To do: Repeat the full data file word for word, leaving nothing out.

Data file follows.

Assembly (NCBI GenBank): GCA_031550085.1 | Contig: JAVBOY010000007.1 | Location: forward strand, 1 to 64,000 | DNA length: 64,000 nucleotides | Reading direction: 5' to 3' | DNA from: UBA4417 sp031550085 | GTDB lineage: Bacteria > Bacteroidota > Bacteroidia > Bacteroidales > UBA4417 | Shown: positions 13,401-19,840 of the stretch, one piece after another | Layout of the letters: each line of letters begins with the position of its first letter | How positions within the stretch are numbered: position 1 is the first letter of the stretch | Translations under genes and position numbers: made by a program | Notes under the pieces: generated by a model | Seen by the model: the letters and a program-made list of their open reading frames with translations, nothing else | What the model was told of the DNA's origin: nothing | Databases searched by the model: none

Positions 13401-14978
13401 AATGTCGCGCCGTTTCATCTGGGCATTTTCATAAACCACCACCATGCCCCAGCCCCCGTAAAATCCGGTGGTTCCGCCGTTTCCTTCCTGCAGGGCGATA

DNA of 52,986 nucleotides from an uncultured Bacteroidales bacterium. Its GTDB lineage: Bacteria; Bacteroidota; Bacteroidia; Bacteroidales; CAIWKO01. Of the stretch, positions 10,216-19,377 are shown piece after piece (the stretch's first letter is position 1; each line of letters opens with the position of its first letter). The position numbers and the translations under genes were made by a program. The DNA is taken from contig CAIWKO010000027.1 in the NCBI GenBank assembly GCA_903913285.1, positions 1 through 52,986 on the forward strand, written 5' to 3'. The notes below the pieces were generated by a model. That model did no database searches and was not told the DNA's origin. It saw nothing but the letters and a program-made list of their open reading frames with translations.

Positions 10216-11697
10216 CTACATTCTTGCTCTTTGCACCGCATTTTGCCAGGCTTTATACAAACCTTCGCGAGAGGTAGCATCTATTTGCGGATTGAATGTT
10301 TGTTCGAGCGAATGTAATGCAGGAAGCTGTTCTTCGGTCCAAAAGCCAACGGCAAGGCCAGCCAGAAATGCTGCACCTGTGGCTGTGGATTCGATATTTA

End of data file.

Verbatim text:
Assembly (NCBI GenBank): GCA_031550085.1 | Contig: JAVBOY010000007.1 | Location: forward strand, 1 to 64,000 | DNA length: 64,000 nucleotides | Reading direction: 5' to 3' | DNA from: UBA4417 sp031550085 | GTDB lineage: Bacteria > Bacteroidota > Bacteroidia > Bacteroidales > UBA4417 | Shown: positions 13,401-19,840 of the stretch, one piece after another | Layout of the letters: each line of letters begins with the position of its first letter | How positions within the stretch are numbered: position 1 is the first letter of the stretch | Translations under genes and position numbers: made by a program | Notes under the pieces: generated by a model | Seen by the model: the letters and a program-made list of their open reading frames with translations, nothing else | What the model was told of the DNA's origin: nothing | Databases searched by the model: none

Positions 13401-14978
13401 AATGTCGCGCCGTTTCATCTGGGCATTTTCATAAACCACCACCATGCCCCAGCCCCCGTAAAATCCGGTGGTTCCGCCGTTTCCTTCCTGCAGGGCGATA

DNA of 52,986 nucleotides from an uncultured Bacteroidales bacterium. Its GTDB lineage: Bacteria; Bacteroidota; Bacteroidia; Bacteroidales; CAIWKO01. Of the stretch, positions 10,216-19,377 are shown piece after piece (the stretch's first letter is position 1; each line of letters opens with the position of its first letter). The position numbers and the translations under genes were made by a program. The DNA is taken from contig CAIWKO010000027.1 in the NCBI GenBank assembly GCA_903913285.1, positions 1 through 52,986 on the forward strand, written 5' to 3'. The notes below the pieces were generated by a model. That model did no database searches and was not told the DNA's origin. It saw nothing but the letters and a program-made list of their open reading frames with translations.

Positions 10216-11697
10216 CTACATTCTTGCTCTTTGCACCGCATTTTGCCAGGCTTTATACAAACCTTCGCGAGAGGTAGCATCTATTTGCGGATTGAATGTT
10301 TGTTCGAGCGAATGTAATGCAGGAAGCTGTTCTTCGGTCCAAAAGCCAACGGCAAGGCCAGCCAGAAATGCTGCACCTGTGGCTGTGGATTCGATATTTA